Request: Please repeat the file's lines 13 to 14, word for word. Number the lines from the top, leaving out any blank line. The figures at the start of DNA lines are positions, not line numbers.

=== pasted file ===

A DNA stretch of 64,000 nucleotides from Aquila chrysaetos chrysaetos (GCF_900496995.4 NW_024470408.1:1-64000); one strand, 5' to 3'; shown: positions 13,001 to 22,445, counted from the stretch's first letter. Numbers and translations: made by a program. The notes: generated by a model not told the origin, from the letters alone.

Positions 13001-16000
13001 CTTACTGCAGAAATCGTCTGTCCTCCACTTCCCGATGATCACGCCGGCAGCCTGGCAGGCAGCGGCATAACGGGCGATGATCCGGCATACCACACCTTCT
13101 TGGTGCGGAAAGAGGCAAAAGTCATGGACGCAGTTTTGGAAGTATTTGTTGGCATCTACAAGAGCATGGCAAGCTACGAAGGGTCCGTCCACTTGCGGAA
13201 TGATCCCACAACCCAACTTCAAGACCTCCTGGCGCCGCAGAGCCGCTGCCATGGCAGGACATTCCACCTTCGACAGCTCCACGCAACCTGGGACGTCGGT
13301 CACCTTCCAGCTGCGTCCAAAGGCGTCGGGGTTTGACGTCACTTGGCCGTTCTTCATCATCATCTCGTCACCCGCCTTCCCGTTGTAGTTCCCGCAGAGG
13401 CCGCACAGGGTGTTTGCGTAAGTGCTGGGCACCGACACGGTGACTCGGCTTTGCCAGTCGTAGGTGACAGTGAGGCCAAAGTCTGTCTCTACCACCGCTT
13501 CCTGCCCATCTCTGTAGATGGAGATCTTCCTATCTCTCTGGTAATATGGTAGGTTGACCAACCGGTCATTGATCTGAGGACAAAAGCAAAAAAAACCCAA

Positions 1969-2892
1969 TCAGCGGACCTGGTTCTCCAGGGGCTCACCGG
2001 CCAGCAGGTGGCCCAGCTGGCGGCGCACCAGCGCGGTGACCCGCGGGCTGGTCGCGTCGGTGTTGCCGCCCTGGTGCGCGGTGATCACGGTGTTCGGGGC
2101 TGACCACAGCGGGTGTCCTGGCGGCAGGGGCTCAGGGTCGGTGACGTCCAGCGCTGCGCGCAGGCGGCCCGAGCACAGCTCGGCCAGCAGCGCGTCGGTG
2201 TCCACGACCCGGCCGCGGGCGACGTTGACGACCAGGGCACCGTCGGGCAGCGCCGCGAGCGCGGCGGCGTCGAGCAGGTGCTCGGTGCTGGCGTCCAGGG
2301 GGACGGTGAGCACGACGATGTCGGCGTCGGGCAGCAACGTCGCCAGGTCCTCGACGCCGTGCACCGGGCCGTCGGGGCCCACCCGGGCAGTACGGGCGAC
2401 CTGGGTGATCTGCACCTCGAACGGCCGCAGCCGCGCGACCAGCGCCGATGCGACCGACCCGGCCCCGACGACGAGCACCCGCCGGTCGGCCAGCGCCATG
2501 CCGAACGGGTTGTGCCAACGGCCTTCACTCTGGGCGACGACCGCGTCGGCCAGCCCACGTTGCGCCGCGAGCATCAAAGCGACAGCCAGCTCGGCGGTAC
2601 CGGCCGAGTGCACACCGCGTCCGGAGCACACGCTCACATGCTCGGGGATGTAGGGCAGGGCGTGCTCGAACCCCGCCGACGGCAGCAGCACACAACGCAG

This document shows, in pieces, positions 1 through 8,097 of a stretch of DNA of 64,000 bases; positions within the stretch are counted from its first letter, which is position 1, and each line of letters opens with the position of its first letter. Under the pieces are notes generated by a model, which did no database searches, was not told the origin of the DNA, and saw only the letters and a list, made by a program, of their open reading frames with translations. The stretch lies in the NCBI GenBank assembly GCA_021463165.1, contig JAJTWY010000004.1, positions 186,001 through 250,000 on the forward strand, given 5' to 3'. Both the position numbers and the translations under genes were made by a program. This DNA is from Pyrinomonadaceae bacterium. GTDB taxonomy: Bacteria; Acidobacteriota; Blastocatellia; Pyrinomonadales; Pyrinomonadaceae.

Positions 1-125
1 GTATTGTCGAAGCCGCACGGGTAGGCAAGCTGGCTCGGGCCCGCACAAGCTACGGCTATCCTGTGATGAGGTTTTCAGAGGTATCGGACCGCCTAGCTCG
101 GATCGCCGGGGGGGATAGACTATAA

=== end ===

2201 TCCACGACCCGGCCGCGGGCGACGTTGACGACCAGGGCACCGTCGGGCAGCGCCGCGAGCGCGGCGGCGTCGAGCAGGTGCTCGGTGCTGGCGTCCAGGG
2301 GGACGGTGAGCACGACGATGTCGGCGTCGGGCAGCAACGTCGCCAGGTCCTCGACGCCGTGCACCGGGCCGTCGGGGCCCACCCGGGCAGTACGGGCGAC